(1) Department of Internal Medicine IV, University Hospital Munich, University of Munich, Munich, Germany
(2) Medizinische Klinik, SRH Wald-Klinikum Gera, Gera, Germany
*Corresponding author Email: firstname.lastname@example.org
Current assessments of renal function by serum creatinine or blood urea nitrogen display poor sensitivity and specificity for indicating early changes in kidney function and do not differentiate between causes of acute kidney injury (AKI). The discovery, characterization and validation of novel biomarkers specific for structural kidney damage, such as neutrophil gelatinase-associated lipocalin, kidney injury molecule-1, interleukin-18 and liver fatty acid binding protein enable a timely diagnosis of AKI through better reflection of real-time damage of AKI, promise discrimination of the underlying aetiology and may enable incremental risk identification for worsening AKI, need of renal replacement and death. However, case-mix, comorbidities, aetiology of the renal insult, timing of measurements and selected thresholds for diagnosis influence the performance of these novel biomarkers. Additional studies are necessary before novel biomarkers can be used in routine clinical practice. To answer the question of how to optimally utilize novel biomarkers (the right test, at the right time, on the right patient, for the right clinical setting of AKI) all promising AKI biomarkers should undergo systematic evaluation in various clinical setting of AKI in order to validate the temporal expression patterns of these biomarkers for early detection of AKI, to determine how to combine multiple biomarkers for earlier diagnosis and to discover how the temporal course relates to onset, severity and outcome of AKI. There is a vital need that large future investigations demonstrate the association between biomarkers and hard clinical outcomes independent of serum creatinine concentrations. It needs to be shown that early renoprotective treatment for AKI based on high biomarker levels actually results in an improved outcome. The aim of this review is to discuss early diagnosis of acute kidney injury in critically ill patients by novel biomarkers.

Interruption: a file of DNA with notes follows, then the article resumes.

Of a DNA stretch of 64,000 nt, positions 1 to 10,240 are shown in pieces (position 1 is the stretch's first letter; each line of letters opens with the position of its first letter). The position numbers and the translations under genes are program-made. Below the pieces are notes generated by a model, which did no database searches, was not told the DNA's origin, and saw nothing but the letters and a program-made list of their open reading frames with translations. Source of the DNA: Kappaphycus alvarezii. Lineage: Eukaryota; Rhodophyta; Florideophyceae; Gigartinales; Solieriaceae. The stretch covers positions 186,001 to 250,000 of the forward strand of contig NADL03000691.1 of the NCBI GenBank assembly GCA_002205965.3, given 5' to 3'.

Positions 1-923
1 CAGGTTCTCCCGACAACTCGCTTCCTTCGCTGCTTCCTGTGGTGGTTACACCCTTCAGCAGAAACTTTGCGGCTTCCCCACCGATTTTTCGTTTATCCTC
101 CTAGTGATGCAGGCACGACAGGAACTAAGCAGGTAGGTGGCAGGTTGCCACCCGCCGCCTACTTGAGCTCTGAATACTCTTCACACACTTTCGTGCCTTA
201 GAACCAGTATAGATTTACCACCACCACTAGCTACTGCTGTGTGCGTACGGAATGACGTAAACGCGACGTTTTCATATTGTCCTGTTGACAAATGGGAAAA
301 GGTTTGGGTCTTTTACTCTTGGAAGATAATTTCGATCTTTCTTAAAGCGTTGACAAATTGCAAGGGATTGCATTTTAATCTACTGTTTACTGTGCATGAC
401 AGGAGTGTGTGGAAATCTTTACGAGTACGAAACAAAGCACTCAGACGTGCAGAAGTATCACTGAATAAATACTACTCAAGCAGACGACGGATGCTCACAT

Until effective renoprotective therapies are available, there is little benefit from early diagnosis of AKI during critical illness.